Deaf Travel22nd February 2015
Butlins with the England Deaf Darby & Joan
A brilliant annual event for Deaf over 50's, activities and good company add to people's enjoyment
The England Deaf Darby & Joan Organisation is a Deaf Community unlike any other. It is also getting more and more popular, with a lot of Deaf over 50's signing up for the annual one week holiday. The organising committee are thoughtful and considerate, making changes each year in response to feedback and ideas. The introduction of activities specifically for those who use an electric scooter, is a typical example of the evolving and responsive nature of the organisation.
Attending the annual holiday, is about enjoying the opportunity to be immersed into a Deaf signing world, where the emphasis is about relaxation and enjoyment with lots of planned activities. It is a social occasion enjoyed by hundreds of people each year, and for the first time, Anita had put her name down to attend. This is her reflection of the week.
On Monday 29th October last year I woke up early, very excited because I was going on a short holiday with my two friends. We were going to the Butlins in Bognor Regis. However, for me, this was going to be a holiday with a difference, you see my friends and I are all hearing and we were going to a deaf event, run by England Deaf Darby & Joan (EDDJ). The three of us are level 2 signers, and had asked a deaf friend where she was going on holiday. When she told us, I said I would love to go too, and she said she would ask the organizers if we could go. When I saw here again the following week, she gave me the good news, we were more than welcome.
We arrived at the holiday venue about 2.30pm and I must confess, me and my friends were very nervous.Initially we weren’t sure where to go, but then we saw a deaf group and decided to follow them. Everyone was greeted by the EDDJ staff who were all wearing orange T-shirts, which made it easy to know who to ask if you had a problem.
Everyone was so nice, showing and telling us where to go. We looked for our friend but couldn’t see her or her partner. What was noticeable is that everyone was smiling and happy, with lots of hugs and kisses as people met up. It was like a huge family getting together for a party, all so pleased to see each other.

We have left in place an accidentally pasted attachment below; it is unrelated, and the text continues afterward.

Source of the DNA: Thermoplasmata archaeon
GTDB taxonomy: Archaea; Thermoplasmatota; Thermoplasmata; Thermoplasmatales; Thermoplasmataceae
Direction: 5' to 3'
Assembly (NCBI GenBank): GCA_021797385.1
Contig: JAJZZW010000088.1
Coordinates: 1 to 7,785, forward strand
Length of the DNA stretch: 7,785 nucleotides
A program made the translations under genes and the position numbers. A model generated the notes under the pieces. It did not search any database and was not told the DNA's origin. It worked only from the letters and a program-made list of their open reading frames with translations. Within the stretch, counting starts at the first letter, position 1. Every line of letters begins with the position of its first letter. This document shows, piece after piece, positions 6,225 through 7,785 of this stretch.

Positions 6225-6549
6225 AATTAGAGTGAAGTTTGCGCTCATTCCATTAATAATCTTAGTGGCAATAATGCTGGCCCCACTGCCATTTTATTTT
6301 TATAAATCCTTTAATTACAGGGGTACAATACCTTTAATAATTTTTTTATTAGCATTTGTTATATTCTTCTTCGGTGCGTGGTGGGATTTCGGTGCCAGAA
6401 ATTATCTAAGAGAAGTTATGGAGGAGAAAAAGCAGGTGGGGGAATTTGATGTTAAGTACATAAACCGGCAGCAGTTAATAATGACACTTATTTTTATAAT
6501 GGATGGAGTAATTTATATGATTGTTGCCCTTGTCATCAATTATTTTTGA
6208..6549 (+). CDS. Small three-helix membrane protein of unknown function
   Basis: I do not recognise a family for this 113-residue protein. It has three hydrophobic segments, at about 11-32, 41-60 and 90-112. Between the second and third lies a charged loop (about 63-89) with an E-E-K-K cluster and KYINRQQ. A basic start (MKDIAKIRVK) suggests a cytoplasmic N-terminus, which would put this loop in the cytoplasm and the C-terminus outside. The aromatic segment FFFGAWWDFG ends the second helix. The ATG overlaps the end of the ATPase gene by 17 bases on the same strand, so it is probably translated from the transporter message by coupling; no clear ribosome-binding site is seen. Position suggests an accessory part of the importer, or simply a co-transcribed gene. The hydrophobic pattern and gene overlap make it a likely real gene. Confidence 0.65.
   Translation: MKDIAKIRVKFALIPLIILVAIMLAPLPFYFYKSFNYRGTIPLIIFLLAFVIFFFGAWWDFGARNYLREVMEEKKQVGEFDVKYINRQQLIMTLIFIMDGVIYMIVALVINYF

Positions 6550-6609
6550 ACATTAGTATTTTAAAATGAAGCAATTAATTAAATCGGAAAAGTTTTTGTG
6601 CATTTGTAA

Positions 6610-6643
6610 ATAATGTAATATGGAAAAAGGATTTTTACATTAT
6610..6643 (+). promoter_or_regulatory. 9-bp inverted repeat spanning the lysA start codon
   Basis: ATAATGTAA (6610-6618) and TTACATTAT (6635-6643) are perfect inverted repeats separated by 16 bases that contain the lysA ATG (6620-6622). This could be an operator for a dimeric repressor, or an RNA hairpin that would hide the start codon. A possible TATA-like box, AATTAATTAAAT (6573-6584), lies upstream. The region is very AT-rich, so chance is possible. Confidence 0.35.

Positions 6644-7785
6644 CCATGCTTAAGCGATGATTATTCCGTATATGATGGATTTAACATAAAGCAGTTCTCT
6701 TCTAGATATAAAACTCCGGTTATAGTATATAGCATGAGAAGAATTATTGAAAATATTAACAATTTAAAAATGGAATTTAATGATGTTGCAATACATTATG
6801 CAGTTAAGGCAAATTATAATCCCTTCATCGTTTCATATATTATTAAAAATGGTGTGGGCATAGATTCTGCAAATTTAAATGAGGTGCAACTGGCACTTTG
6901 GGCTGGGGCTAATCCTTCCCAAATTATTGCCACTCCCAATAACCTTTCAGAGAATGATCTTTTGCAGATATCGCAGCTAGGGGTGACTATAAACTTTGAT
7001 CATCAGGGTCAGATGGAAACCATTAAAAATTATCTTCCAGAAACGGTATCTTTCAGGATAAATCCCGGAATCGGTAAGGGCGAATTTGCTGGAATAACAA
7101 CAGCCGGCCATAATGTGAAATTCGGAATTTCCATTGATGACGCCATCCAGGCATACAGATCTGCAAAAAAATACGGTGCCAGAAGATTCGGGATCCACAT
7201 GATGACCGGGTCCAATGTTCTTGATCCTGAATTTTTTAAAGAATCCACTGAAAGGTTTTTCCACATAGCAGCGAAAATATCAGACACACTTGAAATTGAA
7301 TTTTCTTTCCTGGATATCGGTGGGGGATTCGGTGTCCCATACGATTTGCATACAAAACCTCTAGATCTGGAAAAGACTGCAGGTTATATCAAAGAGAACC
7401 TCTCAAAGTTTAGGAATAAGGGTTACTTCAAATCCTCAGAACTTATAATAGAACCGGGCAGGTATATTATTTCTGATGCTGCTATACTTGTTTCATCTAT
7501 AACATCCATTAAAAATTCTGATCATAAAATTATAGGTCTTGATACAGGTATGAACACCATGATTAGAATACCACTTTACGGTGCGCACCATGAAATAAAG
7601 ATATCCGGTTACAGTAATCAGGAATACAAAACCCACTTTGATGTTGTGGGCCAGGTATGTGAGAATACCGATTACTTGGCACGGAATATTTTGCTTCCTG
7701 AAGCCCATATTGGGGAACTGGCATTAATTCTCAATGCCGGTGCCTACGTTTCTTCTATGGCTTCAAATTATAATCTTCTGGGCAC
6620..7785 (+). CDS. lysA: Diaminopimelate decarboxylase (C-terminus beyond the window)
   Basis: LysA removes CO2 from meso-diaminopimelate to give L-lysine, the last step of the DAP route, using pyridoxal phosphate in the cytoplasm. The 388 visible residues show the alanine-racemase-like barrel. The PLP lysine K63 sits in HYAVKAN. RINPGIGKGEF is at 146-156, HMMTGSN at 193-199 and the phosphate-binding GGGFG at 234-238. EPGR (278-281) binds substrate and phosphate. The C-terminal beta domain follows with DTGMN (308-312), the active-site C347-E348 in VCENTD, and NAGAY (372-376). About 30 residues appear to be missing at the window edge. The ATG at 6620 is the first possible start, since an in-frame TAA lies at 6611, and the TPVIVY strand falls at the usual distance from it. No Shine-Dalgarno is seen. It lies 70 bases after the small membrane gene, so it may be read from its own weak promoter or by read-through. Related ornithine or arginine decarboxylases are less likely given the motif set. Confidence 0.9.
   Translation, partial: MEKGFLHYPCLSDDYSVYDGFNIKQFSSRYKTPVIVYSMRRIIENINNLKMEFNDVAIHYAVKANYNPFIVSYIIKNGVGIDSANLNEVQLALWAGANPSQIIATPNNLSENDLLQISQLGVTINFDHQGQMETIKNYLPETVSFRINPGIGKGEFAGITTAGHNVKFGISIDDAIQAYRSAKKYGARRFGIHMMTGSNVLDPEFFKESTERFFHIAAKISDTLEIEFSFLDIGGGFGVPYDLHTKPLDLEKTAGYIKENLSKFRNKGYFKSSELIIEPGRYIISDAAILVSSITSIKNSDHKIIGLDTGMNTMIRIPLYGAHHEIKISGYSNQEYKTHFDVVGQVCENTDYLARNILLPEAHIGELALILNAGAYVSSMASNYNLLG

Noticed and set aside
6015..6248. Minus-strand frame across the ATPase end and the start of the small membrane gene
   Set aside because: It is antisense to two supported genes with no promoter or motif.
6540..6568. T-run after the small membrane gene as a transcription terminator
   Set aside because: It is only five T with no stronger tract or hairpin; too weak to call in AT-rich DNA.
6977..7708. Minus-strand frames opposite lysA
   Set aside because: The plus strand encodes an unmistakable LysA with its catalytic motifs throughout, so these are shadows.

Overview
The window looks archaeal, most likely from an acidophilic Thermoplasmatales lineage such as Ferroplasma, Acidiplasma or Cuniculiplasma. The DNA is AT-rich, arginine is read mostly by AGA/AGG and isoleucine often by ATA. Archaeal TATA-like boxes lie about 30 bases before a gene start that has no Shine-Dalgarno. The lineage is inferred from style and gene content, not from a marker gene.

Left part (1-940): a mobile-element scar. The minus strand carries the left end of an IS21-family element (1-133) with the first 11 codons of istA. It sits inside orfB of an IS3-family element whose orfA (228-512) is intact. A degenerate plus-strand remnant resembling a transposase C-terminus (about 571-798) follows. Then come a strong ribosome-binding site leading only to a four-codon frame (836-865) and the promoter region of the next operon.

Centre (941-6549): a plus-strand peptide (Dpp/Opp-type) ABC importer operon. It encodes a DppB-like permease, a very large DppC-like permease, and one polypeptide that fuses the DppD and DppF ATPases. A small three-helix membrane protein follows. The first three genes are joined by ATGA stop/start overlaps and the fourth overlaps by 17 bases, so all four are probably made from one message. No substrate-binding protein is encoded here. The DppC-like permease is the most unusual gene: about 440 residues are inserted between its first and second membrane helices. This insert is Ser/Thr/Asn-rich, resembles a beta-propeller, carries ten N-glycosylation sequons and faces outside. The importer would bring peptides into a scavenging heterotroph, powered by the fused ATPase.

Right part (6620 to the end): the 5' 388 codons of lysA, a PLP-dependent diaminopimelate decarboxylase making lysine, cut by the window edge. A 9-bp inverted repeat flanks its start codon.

We went for our dinner at 6pm and finally found our friends. We were introduced to some more people, we needn’t have worried about the fact we were hearing, we seemed to fit in really well. We all talked till after midnight, the time flew, my sides ached from laughing, the jokes they told, the stories they told us. What a wonderful evening. I went to bed looking forward to the next day.
The following day started with a nice breakfast. The dining hall was full of happy faces. I thought it would be quiet but I was surprised, the clatter of plates and people laughing and talking about the night before, providing quite a buzz. We went on a road train, the weather was beautiful. The three of us were wearing our orange lanyard and bracelet, the lanyard had our name badge and EDDJ logo on it. Handily, it also held our room key card. Whilst we were looking around the town, a man asked us if were staying at Butlins as he had seen a lot of people wearing the same thing around their neck. I told him there was a deaf event there, where all the people were over 50. Oh I see, he said, do their carers come too?? I frowned, and said no, the people are deaf not ill!
The entertainment that evening was Bingo, a heritage film show, and a magic show. I was looking around the room and thought to myself, signing isn’t really private, if someone chooses to watch a conversation, they do. When deaf people come together it’s wonderful because they can be themselves and don’t have to worry about hearing people starring, they can just relax and enjoy themselves, which is rightly so.